Ransomware viruses are defined as a category of malware that sabotages documents and makes them unusable, while allowing the user to continue to access the computer. By definition, ransomware attacks force victims to pay a ransom through specifically noted payment methods after which they may grant the victims access to their data. Unfortunately, ransomware decryption is not possible using removal tools.
Ransomlockers are a related type of malware that prevents users from accessing their devices or data by locking their computer. The victim receives a message that may appear to be from local law enforcement, demanding a "fine" to let victims avoid arrest and to unlock their computers.
While not an exhaustive list of ransomware virus types, here are a few notable examples and definitions of ransomware.
WannaCry is far more dangerous than other common ransomware types because of its ability to spread itself across an organization's network by exploiting a critical vulnerability in Windows computers, which was patched by Microsoft in March 2017 (MS17-010). The exploit, known as Eternal Blue, was released online in April 2017 in the latest of a series of leaks by a group known as the Shadow Brokers, who claimed that it had stolen the data from the Equation cyber espionage group.
WannaCry searches for and encrypts 176 different file types and appends .WCRY to the end of the file name. It asks users to pay a US$300 ransom in bitcoins. The ransom note indicates that the payment amount will be doubled after three days. If payment is not made after seven days, it claims the encrypted files will be deleted. However, Symantec has not found any code within the ransomware which would cause files to be deleted.
Petya is a Trojan horse ransomware that encrypts files on the compromised computer. Similar to WannaCry, Petya uses the EternalBlue exploit as one of the means to propagate itself. However, it also uses classic SMB network spreading techniques, meaning that it can spread within organizations, even if they have patched against EternalBlue.
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Symantec protects customers against ransomware through layered defenses across multiple product lines, guarding multiple attack vectors and targets including email, web, endpoints, and data center servers. SONAR behavior detection technology also proactively protects against infections.
Endpoint: Symantec Endpoint Protection and Norton
Symantec Endpoint Protection (SEP) and Norton have blocked any attempt to exploit the vulnerability used by WannaCry since April 24, before WannaCry first appeared, using a combination of technologies. In fact, the Advanced Machine Learning feature alone in SEP proactively blocked all WannaCry infections on day zero, without any updates. All SEP versions including SEP 14, SEP Cloud and SEP Small Business Edition have these automatic protections available against WannaCry. See Details and Recommendations section below for more information.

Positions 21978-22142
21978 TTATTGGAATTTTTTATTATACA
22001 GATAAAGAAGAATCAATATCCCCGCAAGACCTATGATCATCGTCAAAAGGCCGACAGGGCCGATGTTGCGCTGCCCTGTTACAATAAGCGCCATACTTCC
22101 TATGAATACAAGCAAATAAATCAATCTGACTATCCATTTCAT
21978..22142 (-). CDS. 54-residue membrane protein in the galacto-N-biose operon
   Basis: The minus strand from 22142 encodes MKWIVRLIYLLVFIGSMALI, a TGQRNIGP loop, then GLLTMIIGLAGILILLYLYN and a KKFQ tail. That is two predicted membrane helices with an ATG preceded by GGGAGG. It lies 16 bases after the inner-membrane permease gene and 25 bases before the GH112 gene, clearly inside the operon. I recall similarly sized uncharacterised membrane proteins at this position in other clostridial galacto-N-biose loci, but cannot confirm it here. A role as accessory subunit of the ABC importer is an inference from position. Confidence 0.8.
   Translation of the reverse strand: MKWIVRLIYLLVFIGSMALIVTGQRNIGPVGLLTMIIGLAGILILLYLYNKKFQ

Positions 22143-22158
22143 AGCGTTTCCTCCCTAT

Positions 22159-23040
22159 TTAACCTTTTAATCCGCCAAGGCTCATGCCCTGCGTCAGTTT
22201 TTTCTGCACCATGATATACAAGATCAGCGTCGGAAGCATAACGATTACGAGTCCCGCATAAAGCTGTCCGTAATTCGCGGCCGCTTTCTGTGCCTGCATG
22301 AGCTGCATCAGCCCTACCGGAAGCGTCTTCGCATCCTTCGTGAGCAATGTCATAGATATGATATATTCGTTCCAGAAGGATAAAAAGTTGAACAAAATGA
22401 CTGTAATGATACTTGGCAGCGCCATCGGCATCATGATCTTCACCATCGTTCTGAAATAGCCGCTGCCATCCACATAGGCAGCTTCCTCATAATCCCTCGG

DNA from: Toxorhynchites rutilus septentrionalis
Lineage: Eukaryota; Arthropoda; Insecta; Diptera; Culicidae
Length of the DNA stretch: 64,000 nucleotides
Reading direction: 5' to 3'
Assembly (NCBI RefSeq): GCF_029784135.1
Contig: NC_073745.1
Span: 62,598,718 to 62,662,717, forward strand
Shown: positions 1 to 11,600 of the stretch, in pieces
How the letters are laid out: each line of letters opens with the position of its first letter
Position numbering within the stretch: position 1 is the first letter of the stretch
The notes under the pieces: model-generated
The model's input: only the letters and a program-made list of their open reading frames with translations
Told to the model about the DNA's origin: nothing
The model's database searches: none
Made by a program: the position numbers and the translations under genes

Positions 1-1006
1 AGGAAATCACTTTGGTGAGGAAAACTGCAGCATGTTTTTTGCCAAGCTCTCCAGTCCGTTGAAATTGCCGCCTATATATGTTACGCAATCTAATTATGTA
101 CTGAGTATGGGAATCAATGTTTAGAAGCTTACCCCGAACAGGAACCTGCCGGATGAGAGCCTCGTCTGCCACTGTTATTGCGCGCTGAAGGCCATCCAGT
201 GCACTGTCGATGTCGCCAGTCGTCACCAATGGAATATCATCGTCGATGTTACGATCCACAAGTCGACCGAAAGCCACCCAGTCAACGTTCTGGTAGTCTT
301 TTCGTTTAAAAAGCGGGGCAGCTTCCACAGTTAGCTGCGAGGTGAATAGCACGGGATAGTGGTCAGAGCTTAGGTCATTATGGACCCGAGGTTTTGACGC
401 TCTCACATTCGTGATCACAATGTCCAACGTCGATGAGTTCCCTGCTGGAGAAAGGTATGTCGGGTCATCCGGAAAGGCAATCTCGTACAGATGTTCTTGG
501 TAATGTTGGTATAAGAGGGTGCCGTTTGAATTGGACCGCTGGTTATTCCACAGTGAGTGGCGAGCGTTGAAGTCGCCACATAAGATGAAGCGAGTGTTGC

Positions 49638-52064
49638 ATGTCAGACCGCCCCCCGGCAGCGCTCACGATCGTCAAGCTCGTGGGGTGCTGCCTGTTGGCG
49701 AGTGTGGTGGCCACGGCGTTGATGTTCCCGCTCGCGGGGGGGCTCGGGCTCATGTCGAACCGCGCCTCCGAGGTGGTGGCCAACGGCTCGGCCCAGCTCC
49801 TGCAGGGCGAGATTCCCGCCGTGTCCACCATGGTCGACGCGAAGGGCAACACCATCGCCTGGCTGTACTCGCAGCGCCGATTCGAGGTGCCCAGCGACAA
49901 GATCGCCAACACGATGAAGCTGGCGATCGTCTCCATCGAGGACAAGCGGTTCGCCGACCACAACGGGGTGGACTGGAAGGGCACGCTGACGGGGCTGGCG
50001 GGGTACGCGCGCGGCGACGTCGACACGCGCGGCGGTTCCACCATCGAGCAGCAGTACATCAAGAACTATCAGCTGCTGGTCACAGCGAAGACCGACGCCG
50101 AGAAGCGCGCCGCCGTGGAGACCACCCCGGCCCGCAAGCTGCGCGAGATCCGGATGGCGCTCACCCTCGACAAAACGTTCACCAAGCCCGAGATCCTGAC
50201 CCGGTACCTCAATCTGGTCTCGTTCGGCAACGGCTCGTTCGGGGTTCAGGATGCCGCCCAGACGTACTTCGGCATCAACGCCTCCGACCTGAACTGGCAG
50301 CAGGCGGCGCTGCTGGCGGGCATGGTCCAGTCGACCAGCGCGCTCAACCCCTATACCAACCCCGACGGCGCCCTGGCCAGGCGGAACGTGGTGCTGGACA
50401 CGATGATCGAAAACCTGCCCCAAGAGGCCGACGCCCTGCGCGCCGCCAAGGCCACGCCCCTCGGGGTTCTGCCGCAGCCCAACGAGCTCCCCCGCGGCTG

Email: Symantec Email Security.cloud and Symantec Messaging Gateway
Symantec Email Security.cloud and Symantec Messaging Gateway products provide automatic protection against WannaCry for email-based attacks.
Web: Symantec Secure Web Gateway
Symantec Secure Web Gateway (SWG) blocks access to malicious websites and downloads that might contain ransomware. SWG solutions include ProxySG, WSS, GIN, Content and Malware Analysis, Security Analytics, and SSLV.
Workload: Symantec Data Center Security: Server Advanced
Symantec Data Center Security: Server Advanced (DCS:SA) intrusion prevention policies block WannaCry 'out of the box'. All three levels of Symantec DCS:SA policies; Windows 6.0 (and up) Basic, Hardening, and Whitelisting block the WannaCry ransomware attack from dropping malicious executables onto systems. Customers not deploying full intrusion prevention capabilities can apply targeted intrusion prevention policies to block execution of ransomware.
Note: See the Data Center Security Server ransomware blog post for additional details and instructions.
Endpoint Management: Symantec IT Management Suite
Symantec IT Management Suite (ITMS) provides vulnerability patching and updates for endpoints and data center servers. The Security Update for Microsoft Windows SMB Server (4013389) patch, which protects against WannaCry, was released in March by Microsoft, and ITMS has been supporting it from the same date.
Note: ITMS 7.5 will patch Windows 7/8.1 systems, however ITMS 7.6 or newer is required to patch Windows 10 systems.
Cyber Security Services: Customers can benefit from Symantec's Managed Security Services for monitoring WannaCry alerts and detect ransomware spread within their organization. Symantec can also provide Incident Response Services including readiness, hunting, and response services for WannaCry victims.
View the detailed overview of how Symantec Products protect you from Wannacry and other Ransomware.
Symantec recommends that customers have the following technologies enabled for full proactive protection:
Note: Symantec Endpoint Protection customers are advised to migrate to SEP 14 to take advantage of the proactive protection provided by advanced machine learning.